We begin our journey by linking back to what was good for our communities in the past. People who grew up intimately involved with Nature had a generational handle on the good foods and medicines available to them. Reverence for these great gifts filled the human heart. The village herbalist often served as a midwife, family pharmacist, and spirit guide rolled into one. Communities honored their healers throughout most of history. The call to serve, to be an instrument of healing, did not lead to glory or riches. Barter and sliding scales of payment made it possible for everyone in need to both benefit from and support those local people who dedicated their lives to this good work. Such mutual caring worked in days when community circles balanced individual desires with a deep understanding of the generations to come and the sacredness of Creation.

Human ingenuity is a combination of traditional wisdom and ever expanding consciousness and discovery. Speaking appreciatively of past medical practice is not a call to use leeches to absorb the “ill humours” of the body. (In truth, even the oft-despised leech has found a place in modern medicine. Reconstructive surgeons have found blood-sucking Hirudo medicinalis most effective at cleaning up venous congestion when replaced skin tissue needs capillary circulation reestablished. More than 10,000 leeches were sold for medicinal purposes in the United States in 1988. For a fascinating look at how traditional healing knowledge continues to show merit, see Robert and Michèle Root-Bernstein, Honey, Mud, Maggots, and Other Medical Marvels (New York: Houghton Mifflin, 1997)). Nor do we imply that modern heroic medicine should be shunned. Antibiotics, surgery, and technology all have a place in today’s health care systems. Our goal is to join with others in shaping a sustainable future by drawing on what is usable and honored from the past and mixing it with the enlightened choices of today. We are blessed to live in a time when so many healing modalities are available. More and more people are beginning to realize that modern allopathic medicine is not always the best choice for every situation. Yet many are in the lemminglike habit of following the usual routine when presented with a health concern.

Taking responsibility for family health begins with a conversant herbalist in each home, someone who has learned the basics about eating right and tonic herbs and healing baths and poultices. The appeal of herbs for most people lies in this simple approach, one that embraces everyday health. We can fend off the flu, relieve a stress headache, and nurture vitality with herbs all on our own. Home herbalism is a basic life skill.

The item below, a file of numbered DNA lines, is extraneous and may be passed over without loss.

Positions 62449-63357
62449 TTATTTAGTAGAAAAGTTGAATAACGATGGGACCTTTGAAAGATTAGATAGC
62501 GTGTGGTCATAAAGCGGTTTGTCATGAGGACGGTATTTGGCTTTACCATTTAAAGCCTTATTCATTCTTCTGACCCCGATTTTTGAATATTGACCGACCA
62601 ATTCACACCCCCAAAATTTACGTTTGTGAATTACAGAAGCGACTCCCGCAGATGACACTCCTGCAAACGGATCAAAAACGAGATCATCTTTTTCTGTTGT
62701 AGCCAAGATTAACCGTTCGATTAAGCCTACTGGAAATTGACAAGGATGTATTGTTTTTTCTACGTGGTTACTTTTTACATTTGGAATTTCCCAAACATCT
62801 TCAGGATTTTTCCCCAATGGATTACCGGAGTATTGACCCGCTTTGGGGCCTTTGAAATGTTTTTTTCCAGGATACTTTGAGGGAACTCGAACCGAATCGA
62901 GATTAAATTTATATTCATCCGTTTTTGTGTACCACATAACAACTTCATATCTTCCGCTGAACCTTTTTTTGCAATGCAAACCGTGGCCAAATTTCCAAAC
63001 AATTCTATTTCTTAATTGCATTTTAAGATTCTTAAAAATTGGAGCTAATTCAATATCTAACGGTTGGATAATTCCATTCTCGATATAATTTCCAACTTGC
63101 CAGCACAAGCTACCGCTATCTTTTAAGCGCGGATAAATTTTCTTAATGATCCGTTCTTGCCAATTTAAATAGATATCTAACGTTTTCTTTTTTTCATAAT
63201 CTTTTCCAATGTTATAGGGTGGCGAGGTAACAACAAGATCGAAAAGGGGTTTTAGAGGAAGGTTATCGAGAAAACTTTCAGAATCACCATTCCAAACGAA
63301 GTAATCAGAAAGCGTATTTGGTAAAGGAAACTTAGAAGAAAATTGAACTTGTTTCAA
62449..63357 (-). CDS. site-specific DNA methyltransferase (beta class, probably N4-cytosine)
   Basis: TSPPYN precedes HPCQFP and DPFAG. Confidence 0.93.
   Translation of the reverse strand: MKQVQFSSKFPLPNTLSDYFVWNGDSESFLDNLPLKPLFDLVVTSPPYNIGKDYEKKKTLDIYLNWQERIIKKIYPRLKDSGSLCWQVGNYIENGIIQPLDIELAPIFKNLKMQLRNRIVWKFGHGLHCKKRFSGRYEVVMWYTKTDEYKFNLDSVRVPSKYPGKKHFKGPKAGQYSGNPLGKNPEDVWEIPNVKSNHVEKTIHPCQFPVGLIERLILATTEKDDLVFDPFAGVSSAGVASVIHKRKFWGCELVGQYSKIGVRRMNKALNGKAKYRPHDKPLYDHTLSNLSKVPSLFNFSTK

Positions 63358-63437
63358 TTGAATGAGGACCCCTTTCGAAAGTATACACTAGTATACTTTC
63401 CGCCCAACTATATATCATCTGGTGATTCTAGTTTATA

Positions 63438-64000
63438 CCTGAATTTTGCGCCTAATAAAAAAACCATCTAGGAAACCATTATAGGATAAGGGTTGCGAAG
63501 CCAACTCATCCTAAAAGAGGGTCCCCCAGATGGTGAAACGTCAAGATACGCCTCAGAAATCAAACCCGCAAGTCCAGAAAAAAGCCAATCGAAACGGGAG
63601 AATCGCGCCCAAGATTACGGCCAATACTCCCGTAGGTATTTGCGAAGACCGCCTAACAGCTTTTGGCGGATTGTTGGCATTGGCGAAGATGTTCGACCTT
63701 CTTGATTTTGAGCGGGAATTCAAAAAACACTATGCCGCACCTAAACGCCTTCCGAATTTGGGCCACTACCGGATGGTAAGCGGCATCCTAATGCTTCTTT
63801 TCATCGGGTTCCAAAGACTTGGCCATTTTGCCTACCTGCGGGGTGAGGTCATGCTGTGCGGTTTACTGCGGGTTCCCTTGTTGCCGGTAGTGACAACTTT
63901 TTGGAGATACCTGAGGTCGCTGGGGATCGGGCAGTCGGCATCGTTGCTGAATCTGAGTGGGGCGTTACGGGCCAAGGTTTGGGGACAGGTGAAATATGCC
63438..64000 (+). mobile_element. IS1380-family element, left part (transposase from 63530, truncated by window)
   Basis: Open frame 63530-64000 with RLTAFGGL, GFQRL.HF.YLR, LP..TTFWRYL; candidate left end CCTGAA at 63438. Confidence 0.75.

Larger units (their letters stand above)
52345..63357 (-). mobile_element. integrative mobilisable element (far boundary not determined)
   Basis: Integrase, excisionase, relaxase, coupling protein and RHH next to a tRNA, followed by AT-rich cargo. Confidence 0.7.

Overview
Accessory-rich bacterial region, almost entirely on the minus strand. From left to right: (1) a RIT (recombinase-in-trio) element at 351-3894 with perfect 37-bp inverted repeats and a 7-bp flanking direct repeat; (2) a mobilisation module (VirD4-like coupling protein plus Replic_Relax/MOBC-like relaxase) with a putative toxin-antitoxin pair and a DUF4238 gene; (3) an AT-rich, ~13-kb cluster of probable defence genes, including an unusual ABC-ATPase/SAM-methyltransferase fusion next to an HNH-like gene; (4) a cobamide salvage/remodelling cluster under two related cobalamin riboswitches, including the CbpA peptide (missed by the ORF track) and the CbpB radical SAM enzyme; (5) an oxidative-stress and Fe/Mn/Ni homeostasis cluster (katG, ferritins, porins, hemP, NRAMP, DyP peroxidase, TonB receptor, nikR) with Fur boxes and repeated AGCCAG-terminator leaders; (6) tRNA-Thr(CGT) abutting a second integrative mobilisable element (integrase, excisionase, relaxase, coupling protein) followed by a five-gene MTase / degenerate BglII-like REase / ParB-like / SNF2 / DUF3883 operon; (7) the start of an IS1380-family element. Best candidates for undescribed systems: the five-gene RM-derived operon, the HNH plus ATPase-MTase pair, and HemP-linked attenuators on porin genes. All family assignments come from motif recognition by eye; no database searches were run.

Today’s community herbalist fills a bigger role than the home herbalist: teaching mothers and fathers the first principles of the herbal healing art, suggesting healing approaches for a wide array of illnesses, having plant remedies available, and recognizing personal limits when the advice of a more experienced practitioner is advised. Later in this book, we’ll be taking an encompassing look at the question of licensing or certifying herbalists. For now, suffice it to say that people who assume responsibility for their own health, and who exercise their own free will, will be drawn to healers who resonate with love and community approval.

Integrating an herbal livelihood within the context of a sustainable community is of critical importance. Learning the plants and their healing properties comes most of all through direct experience. Weekend courses, in-depth seminars, and apprenticing with an herbal mentor rounds out one’s knowledge base. Practitioners can learn to network with local growers, who in turn realize the quality considerations we’ve listed to keep medicinal herb customers returning to the farm. The potential joys and concerns of setting up shop—be it tips on label design for a line of tinctures or handling government regulations in heartening fashion—are detailed for budding herbal entrepreneurs. Such neighborhood apothecaries often serve as educational centers where the proper use of healing herbs can be taught by local herbalists.

The drift of any book ultimately rests upon the viewpoint of its authors. Ours, we suspect, is obvious. Unhindered by a string of letters behind our names to indicate intellectual worth, we embrace local plant medicine and an Earth-centered lifestyle with unwavering verve. Gut feelings and heartfelt passion matter. We don’t speak with unquestionable authority about options you have with your own body. Personal responsibility to discern what’s right for each of us remains paramount throughout our time on this planet. The Herbalist’s Way bespeaks both a personal path and a cultural journey. We wrote this book to add medical care to the ongoing discussion of sustainability in these mad and impetuous times. The wisdom to move forward in a direction that honors the past, holds the present moment in awe, and leaves room for the seventh generation to come shall guide us all to lives worth living.